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  1. #1
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    May 2003
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    Unanswered: Catalog Cache vs. Buffer Pool for SYSCATSPACE

    I understand the concept of catalog cache (memory allocated from the dbheap to allow catalog lookups without the need to access disk each time). But the DB2 catalog tablespace (SYSCATSPACE) is assigned a buffer pool, which seems to perform the same function as catalog cache.

    Is this simply a case of double buffering? Can anyone clear this up?
    M. A. Feldman
    IBM Certified DBA on DB2 for Linux, UNIX, and Windows
    IBM Certified DBA on DB2 for z/OS and OS/390

  2. #2
    Join Date
    Aug 2001
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    Marcus, That's a thought-provoking question ...

    To the best of my understanding, the system catalog tables contain information that can be accessed using SQL , organized, like any other table, using pages, extents etc. But, how will DB2 use this information ? It has to format the data in a 'better' manner for it to 'understand' or for it to perform better ... Well, on first access to a table/database object, DB2 converts information to such an internal format ... To avoid this conversion whenever an object is referenced, the internal format is inserted into a memory area, called catalog cache ..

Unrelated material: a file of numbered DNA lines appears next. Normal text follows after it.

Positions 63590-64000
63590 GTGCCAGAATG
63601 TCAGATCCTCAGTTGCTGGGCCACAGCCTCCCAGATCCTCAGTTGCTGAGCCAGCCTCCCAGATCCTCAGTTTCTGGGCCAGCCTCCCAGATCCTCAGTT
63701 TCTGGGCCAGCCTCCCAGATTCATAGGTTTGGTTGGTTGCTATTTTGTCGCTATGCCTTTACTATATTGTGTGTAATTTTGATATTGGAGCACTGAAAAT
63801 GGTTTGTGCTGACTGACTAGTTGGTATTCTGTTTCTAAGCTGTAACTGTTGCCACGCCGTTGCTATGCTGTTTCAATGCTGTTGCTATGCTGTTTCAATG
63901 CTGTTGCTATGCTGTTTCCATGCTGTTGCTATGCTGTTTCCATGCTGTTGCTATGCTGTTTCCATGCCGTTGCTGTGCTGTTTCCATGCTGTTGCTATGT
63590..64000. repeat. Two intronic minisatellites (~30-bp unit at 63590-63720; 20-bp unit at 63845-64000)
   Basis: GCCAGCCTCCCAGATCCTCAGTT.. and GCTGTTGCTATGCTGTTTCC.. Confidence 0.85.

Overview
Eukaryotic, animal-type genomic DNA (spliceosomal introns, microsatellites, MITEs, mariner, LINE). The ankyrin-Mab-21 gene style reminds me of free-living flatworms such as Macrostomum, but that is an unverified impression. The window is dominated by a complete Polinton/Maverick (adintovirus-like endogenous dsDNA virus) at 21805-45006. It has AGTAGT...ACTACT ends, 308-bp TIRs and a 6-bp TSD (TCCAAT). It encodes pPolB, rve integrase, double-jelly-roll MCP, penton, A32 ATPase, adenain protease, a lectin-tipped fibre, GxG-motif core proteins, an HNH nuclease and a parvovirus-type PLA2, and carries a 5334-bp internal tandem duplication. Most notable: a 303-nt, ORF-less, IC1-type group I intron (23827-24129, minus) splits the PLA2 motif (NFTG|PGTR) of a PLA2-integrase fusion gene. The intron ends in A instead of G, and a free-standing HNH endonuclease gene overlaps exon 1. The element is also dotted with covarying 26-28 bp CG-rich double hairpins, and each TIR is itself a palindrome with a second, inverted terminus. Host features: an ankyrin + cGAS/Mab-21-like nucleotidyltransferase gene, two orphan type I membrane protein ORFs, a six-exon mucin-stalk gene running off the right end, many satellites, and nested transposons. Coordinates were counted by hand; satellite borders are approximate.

The catalog cache, stores the following information
    1) Table information
    2) Package Descriptors (Package cache has acces plans, whereas catalog cache has just the descriptors)
    3) Authorization information for tables, view, packages, database etc.
    4) Information on SPs, UDFs etc

    There may be more...

    If you are familar with DB2 on zOS, though I know it cannot be a like-to-like comaprison, the catalog cache has information similar to the DB2 Directory ... On the mainframe too, the DBDs in the direcotry are loaded into the EDM pool memory for performance reasons...

    A quick look at how catalog cache is used :

    When query referneces a tables , the catalog cache is checked to see if the descriptor for the table is available ... If yes, then use that information ... If no, then go to the sytem catalog table to get the information and convert them to internal format
    1) If there is free space in the cache, insert the descriptor
    2) If there is no free space, look for unused objects sitting in the cache
    a) If an unused object descriptor is found, then clear that space and insert this descriptor
    b) If all objects are being used, then it is written to the database shared memory and this is called catalog cache overflow.

    I'm not sure if this can be called double buffering ...

    HTH

    Sathyaram
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  3. #3
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    I am familiar with the DBD on z/OS. But what about the indexes and stats used for query optimization (assuming the package is not in cache)? Do these require access to the DB2 Catalog via the buffer pools?
    M. A. Feldman
    IBM Certified DBA on DB2 for Linux, UNIX, and Windows
    IBM Certified DBA on DB2 for z/OS and OS/390

  4. #4
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    Aug 2001
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    I'm not 100% sure, but I guess the stats and indexes will also will be stored in the catalog cache ...

    But it may be worthwhile using the snapshots and looking at what it does

    Cheers
    Sathyaram
    Visit the new-look IDUG Website , register to gain access to the excellent content.

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